click to buy “When a Woman Ascends the Stairs” at Amazon.comThere are three audio tracks on this very special disc. The original soundtrack can be heard in mono or an alternate selection will provide a Dolby 3.0 soundtrack preserving the original Perspecta stereo track of the first release. Perspecta was a kind of pseudo stereo process often used by MGM as its answer to the four-track magnetic stereo of the early films by Twentieth Century-Fox, but a process that stopped in the West around the time of this film by Naruse. Most important, there is a third audio track providing a full-length commentary by noted Japan specialist Donald Richie. Richie’s contribution was recorded in 2004 and 2006, but evolves as seamlessly as the best Naruse film itself. Not only does he provide insight into the world of Naruse, but also this is a very valuable audio document from an American who has devoted the past sixty years to illuminating the world about Japanese cinema and society in general. Richie leads us through the way Naruse used actors and their gestures to reveal his great concern for presentation. He admits Naruse had his share of lesser films, but When a Woman ascends the Stairs is certainly one of the best. Throughout the director’s career, Richie points out, he chose as a narrative focus a woman who does not live within conventional marriage arrangements. As a social commentator, Richie discusses the bar hostess scene in Japan as a new phenomenon at the time the film was made. Richie places the film within its social and demographic context, and describes the specificity of Naruse’s locations in the film. Although he is discussing a black-and-white film, he makes mention of the use of colour in the final films of both Ozu and Naruse.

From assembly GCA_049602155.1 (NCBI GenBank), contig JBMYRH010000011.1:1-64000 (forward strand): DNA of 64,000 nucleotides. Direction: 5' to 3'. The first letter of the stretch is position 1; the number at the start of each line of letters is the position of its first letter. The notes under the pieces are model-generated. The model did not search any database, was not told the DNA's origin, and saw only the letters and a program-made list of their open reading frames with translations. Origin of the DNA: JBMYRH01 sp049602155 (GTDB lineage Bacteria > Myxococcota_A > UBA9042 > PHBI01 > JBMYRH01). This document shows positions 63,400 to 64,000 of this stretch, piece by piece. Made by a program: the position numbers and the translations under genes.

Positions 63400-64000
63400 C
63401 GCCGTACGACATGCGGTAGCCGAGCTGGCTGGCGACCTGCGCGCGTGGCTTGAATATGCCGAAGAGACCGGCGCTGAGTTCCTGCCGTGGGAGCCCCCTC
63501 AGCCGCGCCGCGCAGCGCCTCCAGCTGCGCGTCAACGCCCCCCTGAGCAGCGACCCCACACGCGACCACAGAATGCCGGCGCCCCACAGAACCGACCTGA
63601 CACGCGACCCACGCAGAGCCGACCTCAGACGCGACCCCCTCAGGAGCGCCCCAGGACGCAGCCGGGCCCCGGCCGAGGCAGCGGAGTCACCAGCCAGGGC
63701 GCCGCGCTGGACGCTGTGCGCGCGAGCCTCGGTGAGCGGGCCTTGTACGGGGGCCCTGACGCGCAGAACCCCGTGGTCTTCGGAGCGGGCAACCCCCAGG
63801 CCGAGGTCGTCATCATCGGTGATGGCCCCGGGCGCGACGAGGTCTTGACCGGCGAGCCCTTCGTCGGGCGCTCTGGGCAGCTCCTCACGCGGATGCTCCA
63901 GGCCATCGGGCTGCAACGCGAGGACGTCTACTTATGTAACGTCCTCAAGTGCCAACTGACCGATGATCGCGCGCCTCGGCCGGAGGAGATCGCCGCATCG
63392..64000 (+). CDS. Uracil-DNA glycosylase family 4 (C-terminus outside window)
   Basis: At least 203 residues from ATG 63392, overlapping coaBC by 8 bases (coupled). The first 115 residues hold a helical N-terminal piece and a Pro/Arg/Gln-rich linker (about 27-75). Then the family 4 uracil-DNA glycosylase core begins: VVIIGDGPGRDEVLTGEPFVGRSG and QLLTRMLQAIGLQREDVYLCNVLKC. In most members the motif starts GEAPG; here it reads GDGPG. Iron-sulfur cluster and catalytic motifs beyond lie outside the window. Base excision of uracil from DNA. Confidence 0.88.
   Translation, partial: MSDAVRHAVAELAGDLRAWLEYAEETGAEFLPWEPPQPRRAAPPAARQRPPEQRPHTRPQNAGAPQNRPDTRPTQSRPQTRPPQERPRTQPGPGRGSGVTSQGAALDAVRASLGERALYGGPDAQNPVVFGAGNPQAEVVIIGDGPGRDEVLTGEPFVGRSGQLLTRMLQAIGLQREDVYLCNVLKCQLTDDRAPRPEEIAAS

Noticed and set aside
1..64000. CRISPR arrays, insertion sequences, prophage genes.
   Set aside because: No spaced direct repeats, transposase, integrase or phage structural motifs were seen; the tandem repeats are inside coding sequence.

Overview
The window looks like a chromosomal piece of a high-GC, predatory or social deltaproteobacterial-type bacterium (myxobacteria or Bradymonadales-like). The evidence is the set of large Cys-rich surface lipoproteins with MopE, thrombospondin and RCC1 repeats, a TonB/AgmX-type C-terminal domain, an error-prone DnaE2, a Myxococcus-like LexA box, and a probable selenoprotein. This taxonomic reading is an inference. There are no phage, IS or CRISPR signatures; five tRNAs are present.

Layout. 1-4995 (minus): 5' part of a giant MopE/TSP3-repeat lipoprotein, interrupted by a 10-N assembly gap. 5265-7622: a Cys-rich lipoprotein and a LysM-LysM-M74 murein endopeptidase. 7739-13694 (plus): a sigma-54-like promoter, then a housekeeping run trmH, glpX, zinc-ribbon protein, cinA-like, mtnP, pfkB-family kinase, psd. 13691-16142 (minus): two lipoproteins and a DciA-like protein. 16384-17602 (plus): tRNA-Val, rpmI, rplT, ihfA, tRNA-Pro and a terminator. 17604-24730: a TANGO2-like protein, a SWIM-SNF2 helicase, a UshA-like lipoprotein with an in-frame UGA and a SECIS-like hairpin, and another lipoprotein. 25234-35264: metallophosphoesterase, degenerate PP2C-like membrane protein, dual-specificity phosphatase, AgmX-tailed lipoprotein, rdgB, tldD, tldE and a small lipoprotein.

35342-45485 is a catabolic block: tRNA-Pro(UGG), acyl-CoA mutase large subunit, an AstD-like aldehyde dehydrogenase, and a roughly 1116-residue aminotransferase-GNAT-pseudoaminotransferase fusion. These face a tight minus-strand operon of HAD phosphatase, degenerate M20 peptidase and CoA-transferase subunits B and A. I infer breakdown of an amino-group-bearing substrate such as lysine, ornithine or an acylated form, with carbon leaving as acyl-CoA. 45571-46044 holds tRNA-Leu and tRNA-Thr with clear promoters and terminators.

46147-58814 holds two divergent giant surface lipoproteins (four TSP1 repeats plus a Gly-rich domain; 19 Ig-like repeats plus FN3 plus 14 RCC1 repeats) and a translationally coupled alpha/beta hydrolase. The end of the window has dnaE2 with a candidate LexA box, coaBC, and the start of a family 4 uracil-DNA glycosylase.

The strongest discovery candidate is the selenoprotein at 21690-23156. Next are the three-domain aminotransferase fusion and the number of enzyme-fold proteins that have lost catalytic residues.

Finally, there is a new 14-minute interview with Tatsuya Nakadai, a stage and screen actor familiar to anyone who has been watching the major works of Kurosawa, Masaki Kobayashi, Kon Ichikawa and many more. He describes how, as a stage actor, he was in the unusual position of not being contracted to any studio and could appear in the work of these important filmmakers. Naruse was a very quiet man, he notes. He acknowledges his debt to Naruse and to Hideo Takamine in When a Woman ascends the Stairs for an excellent introduction to film acting. Comparisons with the totally different method of filming by Kurosawa are discussed.

Both DVD packages include significant printed publications with numerous production stills. Interestingly, as they hail from opposites sides of the Atlantic, both booklets have articles by the same authorities from North America. In addition, the Criterion booklet includes an article by Takamine about working with Naruse over many years. From Audie Bock’s annotations at the time of the first major Naruse retrospective in the early 1980s to extracts from a forthcoming publication by Catherine Russell, these writings are a valuable and comprehensive background to the unique world of Naruse, particularly for a new audience unfamiliar with any of his work. In the Masters of Cinema book, there are chapters by Catherine Russell specifically on Naruse as a filmmaker and on Repast (“The Salaryman’s Wife”), Sound of the Mountain (“Naruse as Modernist”) and Flowing (“House of Women”). “The Art of the Sidelong Glance: the Cinema of Naruse Mikio” by Audie Bock in 2005 is followed by Phillip Lopate’s “A Taste for Naruse”. The chapters in the Criterion publication are “They Endure” by Lopate, “Diary of a Ginza Bar Hostess” by Russell, “The Essential Naruse” by Bock and “About Mikio Naruse” by Hideko Takamine.

Some other supplementary reading can be found in Cinemaya, Vol. 31, where an article by Andre Scola on Dutch painting, especially the work of Pieter de Hooch, has been reprinted in English from an original piece in Cahiers du Cinéma, no. 466. I would also recommend most enthusiastically the published essays of Phillip Lopate, particularly his volume, Totally Tragically Tenderly, which includes a most insightful chapter totally in tune with the sensibility of Naruse, one of the truly greatest artists of the 20th century.

Click here to order Naruse Volume One from  Amazon.co.uk

Click here to order When a Woman Ascends the Stairs from  Amazon.com

About The Author

Michael Campi has been under the spell of the cinema for half a century. He was involved with the film society movement, assisted with the former National Film Theatre of Australia and was a committee member of the Melbourne Film Festival in the 1970s

Related Posts